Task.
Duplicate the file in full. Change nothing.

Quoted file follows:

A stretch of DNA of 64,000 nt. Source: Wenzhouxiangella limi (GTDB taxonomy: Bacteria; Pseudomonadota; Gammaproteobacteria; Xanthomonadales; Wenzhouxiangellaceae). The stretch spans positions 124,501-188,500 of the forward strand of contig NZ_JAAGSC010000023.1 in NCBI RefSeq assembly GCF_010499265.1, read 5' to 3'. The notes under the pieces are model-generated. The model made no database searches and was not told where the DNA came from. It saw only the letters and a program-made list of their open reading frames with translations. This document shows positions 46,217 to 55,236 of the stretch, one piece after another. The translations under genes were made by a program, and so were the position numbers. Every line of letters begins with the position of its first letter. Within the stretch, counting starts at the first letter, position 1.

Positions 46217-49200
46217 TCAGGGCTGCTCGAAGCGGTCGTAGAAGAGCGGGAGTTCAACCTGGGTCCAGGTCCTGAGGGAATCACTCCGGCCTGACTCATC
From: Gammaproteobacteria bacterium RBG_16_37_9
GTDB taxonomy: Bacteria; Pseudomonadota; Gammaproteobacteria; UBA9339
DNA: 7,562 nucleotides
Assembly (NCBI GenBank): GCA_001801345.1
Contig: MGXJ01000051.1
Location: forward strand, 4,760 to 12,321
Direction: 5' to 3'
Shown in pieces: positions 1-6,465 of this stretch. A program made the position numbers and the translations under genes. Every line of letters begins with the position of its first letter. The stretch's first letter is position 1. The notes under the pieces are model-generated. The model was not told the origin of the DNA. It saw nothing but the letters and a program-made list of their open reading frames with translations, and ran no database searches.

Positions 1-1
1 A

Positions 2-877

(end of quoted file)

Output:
A stretch of DNA of 64,000 nt. Source: Wenzhouxiangella limi (GTDB taxonomy: Bacteria; Pseudomonadota; Gammaproteobacteria; Xanthomonadales; Wenzhouxiangellaceae). The stretch spans positions 124,501-188,500 of the forward strand of contig NZ_JAAGSC010000023.1 in NCBI RefSeq assembly GCF_010499265.1, read 5' to 3'. The notes under the pieces are model-generated. The model made no database searches and was not told where the DNA came from. It saw only the letters and a program-made list of their open reading frames with translations. This document shows positions 46,217 to 55,236 of the stretch, one piece after another. The translations under genes were made by a program, and so were the position numbers. Every line of letters begins with the position of its first letter. Within the stretch, counting starts at the first letter, position 1.

Positions 46217-49200
46217 TCAGGGCTGCTCGAAGCGGTCGTAGAAGAGCGGGAGTTCAACCTGGGTCCAGGTCCTGAGGGAATCACTCCGGCCTGACTCATC
From: Gammaproteobacteria bacterium RBG_16_37_9
GTDB taxonomy: Bacteria; Pseudomonadota; Gammaproteobacteria; UBA9339
DNA: 7,562 nucleotides
Assembly (NCBI GenBank): GCA_001801345.1
Contig: MGXJ01000051.1
Location: forward strand, 4,760 to 12,321
Direction: 5' to 3'
Shown in pieces: positions 1-6,465 of this stretch. A program made the position numbers and the translations under genes. Every line of letters begins with the position of its first letter. The stretch's first letter is position 1. The notes under the pieces are model-generated. The model was not told the origin of the DNA. It saw nothing but the letters and a program-made list of their open reading frames with translations, and ran no database searches.

Positions 1-1
1 A

Positions 2-877